With 1.25 billion people, India has an absolutely massive human population. Prior to coming here, I was expecting to find visual evidence of this but the one thing I hadn’t considered was the seemingly equal amount of domesticated animals roaming the streets. Monkeys, cows, goats, pigs, chickens, donkeys, horses, camels, elephants, and the staggering number of stray dogs. With numbers no less than 30 million, there are more semi-feral canines in India than anywhere else in the world. They're found in any city, town, or village, and roaming in packs in remote rural areas. Because of the sheer volume of the dog population, 36% of the world’s rabies deaths are in India; 20,000 per year will die out of the 35,000 documented infections. This is a public health problem of massive proportions.
Prior to British colonization and the arrival of other dog breeds, the most commonly found canine on the subcontinent was the ancient, indigenousPariah Dog, also known as the Pye Dog or India Native Dog. While generations of interbreeding have left the Pariah Dog mostly mixed today, this guy I saw in Delhi exhibits many of the physical traits
While the name refers to an indigenous Indian breed, "Pariah Dog" has come to encompass all street dogs here. This name also suggests a scavenger species largely regarded as a threat or nuisance and living on the fringes of society. Their connection to people is ancient though, one of the oldest in the world, and many dogs are put to work as guards in slums in exchange for food. As with other animals here, people have traditionally just left the dogs alone but this neglect is part of the problem. The colonial solution was to round them up and kill them. As of 2001 this is now illegal but without a real policy in place, the problem of stray dogs attacking and infecting peoples remains largely status quo.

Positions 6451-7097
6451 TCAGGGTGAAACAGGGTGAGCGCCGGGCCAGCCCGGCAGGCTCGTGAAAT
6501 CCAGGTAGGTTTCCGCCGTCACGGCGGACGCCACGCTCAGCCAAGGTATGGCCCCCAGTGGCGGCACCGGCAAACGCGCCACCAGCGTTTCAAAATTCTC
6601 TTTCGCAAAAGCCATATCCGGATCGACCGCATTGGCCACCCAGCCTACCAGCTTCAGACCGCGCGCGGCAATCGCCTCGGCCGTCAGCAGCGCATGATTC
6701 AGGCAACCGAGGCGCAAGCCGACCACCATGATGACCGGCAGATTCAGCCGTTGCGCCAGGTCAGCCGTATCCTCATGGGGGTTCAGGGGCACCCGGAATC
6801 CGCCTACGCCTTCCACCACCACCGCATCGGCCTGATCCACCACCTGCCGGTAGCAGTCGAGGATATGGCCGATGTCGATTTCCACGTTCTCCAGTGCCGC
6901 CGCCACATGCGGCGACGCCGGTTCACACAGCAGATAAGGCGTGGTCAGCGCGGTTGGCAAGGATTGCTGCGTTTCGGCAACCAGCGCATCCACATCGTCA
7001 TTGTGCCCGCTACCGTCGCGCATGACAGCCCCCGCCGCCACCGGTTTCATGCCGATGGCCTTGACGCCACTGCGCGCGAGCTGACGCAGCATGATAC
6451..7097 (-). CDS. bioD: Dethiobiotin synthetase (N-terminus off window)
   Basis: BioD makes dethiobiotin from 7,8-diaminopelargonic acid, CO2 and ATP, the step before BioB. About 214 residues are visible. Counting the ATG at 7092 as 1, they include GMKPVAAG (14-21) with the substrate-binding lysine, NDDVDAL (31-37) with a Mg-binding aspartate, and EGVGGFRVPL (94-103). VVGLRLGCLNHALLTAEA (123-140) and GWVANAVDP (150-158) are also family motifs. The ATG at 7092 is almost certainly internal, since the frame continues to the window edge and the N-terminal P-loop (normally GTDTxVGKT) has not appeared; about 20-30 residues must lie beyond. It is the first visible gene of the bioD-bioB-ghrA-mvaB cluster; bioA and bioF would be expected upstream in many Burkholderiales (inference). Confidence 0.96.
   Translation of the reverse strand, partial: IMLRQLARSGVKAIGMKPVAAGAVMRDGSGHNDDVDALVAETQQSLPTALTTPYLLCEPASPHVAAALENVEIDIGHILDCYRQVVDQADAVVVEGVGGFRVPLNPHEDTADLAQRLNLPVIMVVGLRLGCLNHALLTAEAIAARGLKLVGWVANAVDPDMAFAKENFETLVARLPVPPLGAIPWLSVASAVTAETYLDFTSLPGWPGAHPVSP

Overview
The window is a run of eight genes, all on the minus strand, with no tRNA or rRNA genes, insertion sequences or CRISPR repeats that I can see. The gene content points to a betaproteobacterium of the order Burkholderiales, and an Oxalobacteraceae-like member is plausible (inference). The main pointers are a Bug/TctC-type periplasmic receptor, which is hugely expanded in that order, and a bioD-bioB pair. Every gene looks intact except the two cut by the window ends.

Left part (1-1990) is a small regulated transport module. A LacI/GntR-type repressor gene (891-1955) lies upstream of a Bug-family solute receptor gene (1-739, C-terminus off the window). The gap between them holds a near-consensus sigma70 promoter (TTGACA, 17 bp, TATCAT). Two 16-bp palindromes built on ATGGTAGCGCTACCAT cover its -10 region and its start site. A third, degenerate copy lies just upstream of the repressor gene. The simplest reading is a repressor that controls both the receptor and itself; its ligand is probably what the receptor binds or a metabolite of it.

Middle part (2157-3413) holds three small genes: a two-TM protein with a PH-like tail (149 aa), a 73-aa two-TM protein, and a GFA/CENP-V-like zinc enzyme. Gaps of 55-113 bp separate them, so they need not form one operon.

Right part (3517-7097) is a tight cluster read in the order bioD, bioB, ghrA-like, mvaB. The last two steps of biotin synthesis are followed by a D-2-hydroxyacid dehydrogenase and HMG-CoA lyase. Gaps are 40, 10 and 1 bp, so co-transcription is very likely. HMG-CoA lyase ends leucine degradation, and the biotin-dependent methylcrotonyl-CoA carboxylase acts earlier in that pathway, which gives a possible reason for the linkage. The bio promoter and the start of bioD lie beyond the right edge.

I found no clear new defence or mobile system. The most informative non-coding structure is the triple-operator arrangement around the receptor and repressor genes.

For a scavenger species, the large amounts of exposed garbage found all over India provide an abundant food source. Slums are the biggest refuse producer and as long as human beings are living without access to proper sanitation or waste disposal, there will always be large numbers of stray dogs.
Two dogs can multiply into three hundred within three years so sterilization is a more humane approach. Cities such as Jaipur and Mumbai have been successful in their programs to neuter, vaccinate, and return animals to their territorial areas. This keeps other dogs from coming in and breeding. The neutered animals will eventually die naturally and reduce their overall numbers. Implementing similar measures on a national level has yet to happen.
All across developing Asia, it's becoming rather posh by the middle and upper classes to keep thorough-bred dogs and it's no different in India. Even so, the average visitor is more likely to see street dogs in a wretched state rather than loved and well cared for animals. Letting a dog live in your house and be a member of the family is a relatively foreign concept in this part of the world. In my experience with dogs in India, most seemed pretty docile; afraid of humans and trying to avoid them. Even if food is offered, they're very skittish. A dog's life here is not an easy one.